Meredith Chesson on "Beautiful Things: Dressers and Delph Stories in Western Ireland"


Location: Room 1050, Jenkins Nanovic Halls

Cashel2 Dresser View 200dpi

What does an everyday Irish dresser and delph tell us about family life and culture?

As part of the multiyear Cultural Landscapes of the Irish Coast ProjectMeredith Chesson, professor of anthropology and Nanovic faculty fellow, has used the lens of the Irish dresser and curated ceramic and glass vessels to conduct an ethnoarchaeological analysis of homemaking on the islands of Inishbofin and Inishark (Co. Galway), as well as on Inishturk (Co. Mayo).

In this talk, Professor Chesson will show that dressers tell stories that transcend time and space, building connections between the living and loved ones lost to death and emigration, as well as serving as mementos of important life milestones like pilgrimages, births, deaths, and marriages. In the past and today, dressers and their contents transform a house into "home," working to anchor the home in a family, a community, and the heritage of rural Western island communities.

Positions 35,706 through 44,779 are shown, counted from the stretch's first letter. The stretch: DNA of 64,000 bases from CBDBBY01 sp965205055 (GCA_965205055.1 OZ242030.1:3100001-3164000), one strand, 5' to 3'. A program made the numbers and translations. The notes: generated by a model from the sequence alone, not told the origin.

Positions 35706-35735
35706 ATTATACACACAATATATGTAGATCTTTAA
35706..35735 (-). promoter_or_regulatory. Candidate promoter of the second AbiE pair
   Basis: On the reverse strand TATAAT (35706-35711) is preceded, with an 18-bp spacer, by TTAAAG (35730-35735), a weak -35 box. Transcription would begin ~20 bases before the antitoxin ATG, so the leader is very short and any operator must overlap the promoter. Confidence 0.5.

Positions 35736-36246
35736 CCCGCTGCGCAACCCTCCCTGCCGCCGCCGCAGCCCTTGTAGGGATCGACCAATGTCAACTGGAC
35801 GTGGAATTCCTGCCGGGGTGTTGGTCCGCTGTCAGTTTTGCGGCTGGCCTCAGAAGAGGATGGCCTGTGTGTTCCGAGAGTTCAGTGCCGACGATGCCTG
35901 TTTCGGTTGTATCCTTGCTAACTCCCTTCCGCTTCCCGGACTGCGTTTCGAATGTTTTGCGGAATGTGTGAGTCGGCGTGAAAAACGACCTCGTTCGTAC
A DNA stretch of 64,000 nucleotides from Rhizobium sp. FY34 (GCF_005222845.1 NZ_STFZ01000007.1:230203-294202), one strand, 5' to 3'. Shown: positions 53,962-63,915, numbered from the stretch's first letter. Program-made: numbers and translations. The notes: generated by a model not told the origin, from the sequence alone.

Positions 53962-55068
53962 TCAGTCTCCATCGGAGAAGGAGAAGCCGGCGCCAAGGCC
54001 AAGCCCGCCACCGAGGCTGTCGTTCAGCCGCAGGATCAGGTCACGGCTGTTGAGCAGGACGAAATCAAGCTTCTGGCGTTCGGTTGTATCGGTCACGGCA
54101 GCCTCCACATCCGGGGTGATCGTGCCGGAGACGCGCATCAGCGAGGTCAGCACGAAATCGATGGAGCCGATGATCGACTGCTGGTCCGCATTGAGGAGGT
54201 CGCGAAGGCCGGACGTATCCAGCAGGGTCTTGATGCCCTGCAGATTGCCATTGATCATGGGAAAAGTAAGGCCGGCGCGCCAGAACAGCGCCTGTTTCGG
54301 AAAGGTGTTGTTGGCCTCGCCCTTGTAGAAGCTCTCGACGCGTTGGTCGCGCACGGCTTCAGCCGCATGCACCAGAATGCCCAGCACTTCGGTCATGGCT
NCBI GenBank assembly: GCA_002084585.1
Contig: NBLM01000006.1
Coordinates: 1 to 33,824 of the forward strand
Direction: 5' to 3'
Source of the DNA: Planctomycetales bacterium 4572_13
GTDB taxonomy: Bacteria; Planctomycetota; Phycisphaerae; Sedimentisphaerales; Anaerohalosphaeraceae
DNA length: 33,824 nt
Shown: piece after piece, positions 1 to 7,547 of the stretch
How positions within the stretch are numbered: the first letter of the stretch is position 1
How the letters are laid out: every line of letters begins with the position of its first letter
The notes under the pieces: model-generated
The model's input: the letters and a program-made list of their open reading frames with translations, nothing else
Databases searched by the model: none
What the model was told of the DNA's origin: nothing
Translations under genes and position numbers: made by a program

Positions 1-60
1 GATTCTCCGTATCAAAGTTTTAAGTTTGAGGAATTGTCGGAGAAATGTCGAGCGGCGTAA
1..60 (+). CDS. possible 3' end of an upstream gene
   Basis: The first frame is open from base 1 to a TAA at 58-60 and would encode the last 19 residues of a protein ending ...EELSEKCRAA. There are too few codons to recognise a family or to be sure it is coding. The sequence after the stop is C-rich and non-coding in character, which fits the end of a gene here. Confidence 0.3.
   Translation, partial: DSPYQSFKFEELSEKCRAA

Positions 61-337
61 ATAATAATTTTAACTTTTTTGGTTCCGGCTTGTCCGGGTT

Hosted by the Keough-Naughton Institute for Irish Studies; co-sponsors include Notre Dame's Department of Anthropology and the Nanovic Institute for European Studies.

This is a HYBRID event. While we hope that many will join us in person, for those unable to be on campus, please register for our livestream.

Originally published at